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LONDON, December 14 /TASS/. The Scythian gold should return to Crimean museums while art should stop being used as a political weapon, British gallerist, art collector and dealer James Butterwick told TASS on Wednesday.
"It is not the question of ‘whether Crimea is our or not’. The thing is that this gold was found in Crimea. That is why historically it belongs to the peninsula. That goes beyond any political context. These things belong there (in Crimea)," Butterwick said commenting on the decision handed down by the Dutch District Court that the University of Amsterdam Allard Pierson Museum should send the Scythian gold exhibits to Ukraine rather than to the Crimean museums.
The art collector also has serious doubts about Ukraine’s ability to receive and house the collection properly. "(Ukraine) is in a perfect mess. Do they want to send the Crimean exhibits to that mess?" the expert wondered.
"What museum in Kiev is going to put them on view? All museums in Kiev are in a disgraceful state. No one in Ukraine, including private companies, has spent a penny on art," Butterwick, a gallerist, who had recently visited Ukraine said.
"I hate when art is turned into a political weapon. It should be better of that, I think, though I may sound a bit na·ve," Butterwick said.
He added that the Amsterdam court’s decision could be politically motivated in light of the Malaysia Airlines MH17 Boeing crash, which occurred in the skies over Ukraine on July 17, 2014. The Boeing-777 passenger plane, which was flying from Amsterdam (the Netherlands) to Kuala Lumpur (Malaysia), crashed in the east of the Donetsk region killing 283 passengers, most of whom were Dutch subjects, and a 15-member crew.
"What else could be expected if so many Dutch people were on that Malaysian Airlines MH17 flight? Again, it is politics," Butterwick explained.
According to the decision handed down by the Amsterdam District Court, the Allard Pierson Museum is to dispatch the Scythian gold collection to Ukraine, which it deems to be part of the country’s cultural heritage. The court’s verdict is based on the 1970 UNESCO Convention on cultural heritage.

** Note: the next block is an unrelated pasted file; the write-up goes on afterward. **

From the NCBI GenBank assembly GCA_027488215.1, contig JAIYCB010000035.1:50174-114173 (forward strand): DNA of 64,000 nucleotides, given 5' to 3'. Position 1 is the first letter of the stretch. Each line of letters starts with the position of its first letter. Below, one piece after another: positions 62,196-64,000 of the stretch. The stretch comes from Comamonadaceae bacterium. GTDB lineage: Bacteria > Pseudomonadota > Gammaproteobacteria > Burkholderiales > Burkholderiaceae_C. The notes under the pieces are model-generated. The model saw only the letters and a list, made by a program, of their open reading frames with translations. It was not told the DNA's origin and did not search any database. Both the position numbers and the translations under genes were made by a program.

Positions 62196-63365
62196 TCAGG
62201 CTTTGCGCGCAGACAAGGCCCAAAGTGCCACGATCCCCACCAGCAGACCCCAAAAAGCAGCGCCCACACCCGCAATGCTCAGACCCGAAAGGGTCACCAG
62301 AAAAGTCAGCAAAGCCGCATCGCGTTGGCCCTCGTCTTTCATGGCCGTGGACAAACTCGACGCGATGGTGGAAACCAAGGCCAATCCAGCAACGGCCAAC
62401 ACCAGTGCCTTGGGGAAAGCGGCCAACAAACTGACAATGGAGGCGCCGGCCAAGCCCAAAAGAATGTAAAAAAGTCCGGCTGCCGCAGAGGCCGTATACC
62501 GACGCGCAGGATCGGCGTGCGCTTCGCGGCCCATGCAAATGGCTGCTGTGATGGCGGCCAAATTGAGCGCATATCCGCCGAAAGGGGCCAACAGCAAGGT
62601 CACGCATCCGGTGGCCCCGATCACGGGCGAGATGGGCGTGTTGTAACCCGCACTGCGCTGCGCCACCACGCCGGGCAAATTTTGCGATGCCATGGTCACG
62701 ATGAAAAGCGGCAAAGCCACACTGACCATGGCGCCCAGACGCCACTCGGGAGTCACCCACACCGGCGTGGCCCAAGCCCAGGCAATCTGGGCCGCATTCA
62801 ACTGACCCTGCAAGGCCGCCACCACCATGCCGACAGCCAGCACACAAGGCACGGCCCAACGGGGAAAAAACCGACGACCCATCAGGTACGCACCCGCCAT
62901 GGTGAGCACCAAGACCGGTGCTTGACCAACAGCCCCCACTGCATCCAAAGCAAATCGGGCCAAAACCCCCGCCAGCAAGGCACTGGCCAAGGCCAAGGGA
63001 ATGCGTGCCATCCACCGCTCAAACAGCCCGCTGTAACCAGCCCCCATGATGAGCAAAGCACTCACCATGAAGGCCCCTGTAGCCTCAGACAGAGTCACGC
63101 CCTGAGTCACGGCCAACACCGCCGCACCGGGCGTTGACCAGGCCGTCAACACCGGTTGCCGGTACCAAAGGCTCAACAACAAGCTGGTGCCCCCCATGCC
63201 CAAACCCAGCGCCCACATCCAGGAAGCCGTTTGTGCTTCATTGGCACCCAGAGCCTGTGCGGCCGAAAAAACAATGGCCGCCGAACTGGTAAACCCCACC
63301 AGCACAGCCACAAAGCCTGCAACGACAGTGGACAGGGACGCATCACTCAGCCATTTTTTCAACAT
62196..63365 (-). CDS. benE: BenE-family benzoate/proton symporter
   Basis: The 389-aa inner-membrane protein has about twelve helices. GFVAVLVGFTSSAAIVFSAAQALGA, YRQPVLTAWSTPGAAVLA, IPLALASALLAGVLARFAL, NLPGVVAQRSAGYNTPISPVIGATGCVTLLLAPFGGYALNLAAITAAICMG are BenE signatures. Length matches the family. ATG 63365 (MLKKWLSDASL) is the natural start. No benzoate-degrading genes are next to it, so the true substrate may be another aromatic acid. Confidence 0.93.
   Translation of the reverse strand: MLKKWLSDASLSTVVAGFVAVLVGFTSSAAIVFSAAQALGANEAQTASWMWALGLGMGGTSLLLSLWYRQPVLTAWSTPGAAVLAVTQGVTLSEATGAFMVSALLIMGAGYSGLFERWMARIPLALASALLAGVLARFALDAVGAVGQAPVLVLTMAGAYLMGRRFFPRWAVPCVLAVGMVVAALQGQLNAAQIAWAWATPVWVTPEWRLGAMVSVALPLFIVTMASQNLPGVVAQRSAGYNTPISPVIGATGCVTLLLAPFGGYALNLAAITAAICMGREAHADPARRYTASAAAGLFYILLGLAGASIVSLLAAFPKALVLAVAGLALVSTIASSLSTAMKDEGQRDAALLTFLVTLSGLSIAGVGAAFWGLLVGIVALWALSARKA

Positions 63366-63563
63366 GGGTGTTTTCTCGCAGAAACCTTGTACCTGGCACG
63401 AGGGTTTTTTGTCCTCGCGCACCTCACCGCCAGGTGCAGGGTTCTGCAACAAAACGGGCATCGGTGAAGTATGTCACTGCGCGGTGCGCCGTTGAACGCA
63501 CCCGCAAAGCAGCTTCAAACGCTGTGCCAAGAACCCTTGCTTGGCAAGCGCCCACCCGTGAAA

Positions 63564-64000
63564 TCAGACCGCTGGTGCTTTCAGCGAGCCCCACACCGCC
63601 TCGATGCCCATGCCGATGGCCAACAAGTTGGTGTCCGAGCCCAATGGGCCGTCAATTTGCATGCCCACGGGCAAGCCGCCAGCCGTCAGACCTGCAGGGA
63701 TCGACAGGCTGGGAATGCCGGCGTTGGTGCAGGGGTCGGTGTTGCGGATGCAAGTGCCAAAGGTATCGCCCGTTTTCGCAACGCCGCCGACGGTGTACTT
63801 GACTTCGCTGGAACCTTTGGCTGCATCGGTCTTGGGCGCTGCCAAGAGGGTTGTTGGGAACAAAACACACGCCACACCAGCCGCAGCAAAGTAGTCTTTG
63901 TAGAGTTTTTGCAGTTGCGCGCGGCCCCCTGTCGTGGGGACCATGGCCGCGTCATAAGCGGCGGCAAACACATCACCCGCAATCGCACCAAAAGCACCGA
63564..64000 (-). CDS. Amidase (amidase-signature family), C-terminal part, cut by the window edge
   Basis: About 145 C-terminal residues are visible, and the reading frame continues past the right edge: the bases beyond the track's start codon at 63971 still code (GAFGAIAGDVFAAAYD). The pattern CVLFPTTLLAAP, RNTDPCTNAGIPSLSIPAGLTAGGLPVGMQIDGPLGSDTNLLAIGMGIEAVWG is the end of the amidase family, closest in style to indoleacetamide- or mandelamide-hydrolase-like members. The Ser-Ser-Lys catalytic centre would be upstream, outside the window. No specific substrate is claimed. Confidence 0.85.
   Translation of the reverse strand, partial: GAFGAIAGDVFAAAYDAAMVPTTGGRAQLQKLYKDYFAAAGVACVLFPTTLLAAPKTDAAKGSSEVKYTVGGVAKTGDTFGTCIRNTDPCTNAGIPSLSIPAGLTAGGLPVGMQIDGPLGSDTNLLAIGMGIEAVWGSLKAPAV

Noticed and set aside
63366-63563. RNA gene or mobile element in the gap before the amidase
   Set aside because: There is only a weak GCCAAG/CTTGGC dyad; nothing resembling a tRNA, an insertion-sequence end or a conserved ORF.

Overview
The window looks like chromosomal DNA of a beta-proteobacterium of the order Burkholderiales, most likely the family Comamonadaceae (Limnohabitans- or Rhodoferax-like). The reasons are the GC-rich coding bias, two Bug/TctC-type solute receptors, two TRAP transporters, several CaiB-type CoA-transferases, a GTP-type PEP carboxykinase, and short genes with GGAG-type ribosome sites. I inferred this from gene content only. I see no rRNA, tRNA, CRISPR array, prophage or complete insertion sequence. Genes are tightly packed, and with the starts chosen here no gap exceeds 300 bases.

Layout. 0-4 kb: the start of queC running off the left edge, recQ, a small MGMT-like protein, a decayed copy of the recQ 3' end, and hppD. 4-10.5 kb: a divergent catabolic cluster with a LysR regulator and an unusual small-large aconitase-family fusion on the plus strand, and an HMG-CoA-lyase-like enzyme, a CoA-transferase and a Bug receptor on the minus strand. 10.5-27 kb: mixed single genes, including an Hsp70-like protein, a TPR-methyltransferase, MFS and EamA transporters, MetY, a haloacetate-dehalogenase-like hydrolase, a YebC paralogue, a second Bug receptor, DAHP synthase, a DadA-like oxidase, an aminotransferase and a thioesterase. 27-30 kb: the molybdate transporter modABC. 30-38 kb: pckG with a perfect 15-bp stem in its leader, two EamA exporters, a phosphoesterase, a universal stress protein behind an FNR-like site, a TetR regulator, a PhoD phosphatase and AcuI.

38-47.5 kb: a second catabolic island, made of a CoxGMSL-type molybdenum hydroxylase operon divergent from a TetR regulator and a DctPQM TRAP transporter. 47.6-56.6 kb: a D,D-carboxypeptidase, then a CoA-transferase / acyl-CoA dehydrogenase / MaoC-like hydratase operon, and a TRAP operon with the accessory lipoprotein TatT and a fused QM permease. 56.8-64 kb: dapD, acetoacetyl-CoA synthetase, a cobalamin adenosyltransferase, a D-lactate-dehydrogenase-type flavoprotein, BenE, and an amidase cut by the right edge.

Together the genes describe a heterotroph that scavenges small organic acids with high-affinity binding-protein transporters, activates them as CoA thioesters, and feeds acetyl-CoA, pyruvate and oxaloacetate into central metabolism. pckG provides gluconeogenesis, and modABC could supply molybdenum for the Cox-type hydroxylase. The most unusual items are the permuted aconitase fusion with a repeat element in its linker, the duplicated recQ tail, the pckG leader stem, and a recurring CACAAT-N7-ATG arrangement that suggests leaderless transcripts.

The court refused to hand down any decisions on the exhibits’ ownership since both sides had claimed their right to the artefacts. That is why the court ruled that a Ukrainian court should study the case after the collection arrives in Ukraine.
The collection may remain in the Netherlands over the course of the next three months during which the Russian side can appeal the court’s ruling. The appellation procedures may last for a year or longer, Illya Bilderbeek, the judge who handled the case, said. The court also ruled that the Ukrainian government should pay 111,000 euros to the Allard Pierson Museum for storing the treasures for more than 2 years.
The exhibits were part of the "Crimea: Gold and Secrets of the Black Sea" collection, which was on view at the Allard Pierson Museum from February to August 2014.
The uncertainty over the Scythian gold collection, which was put on view at the Allard Pierson Museum in Amsterdam in February 2014 when Crimea was still part of Ukraine, arose after the peninsula had reunited with Russia in March 2014. Both Russia and Ukraine claimed their rights to the collection. The Crimean museums claimed their full right to the Scythian gold many times on the grounds that all the exhibits were found on Crimea’s territory and were stored in the peninsula’s museums. That said, the University of Amsterdam suspended the procedure of returning the artefacts until a legal decision was passed or until the sides reached a settlement agreement.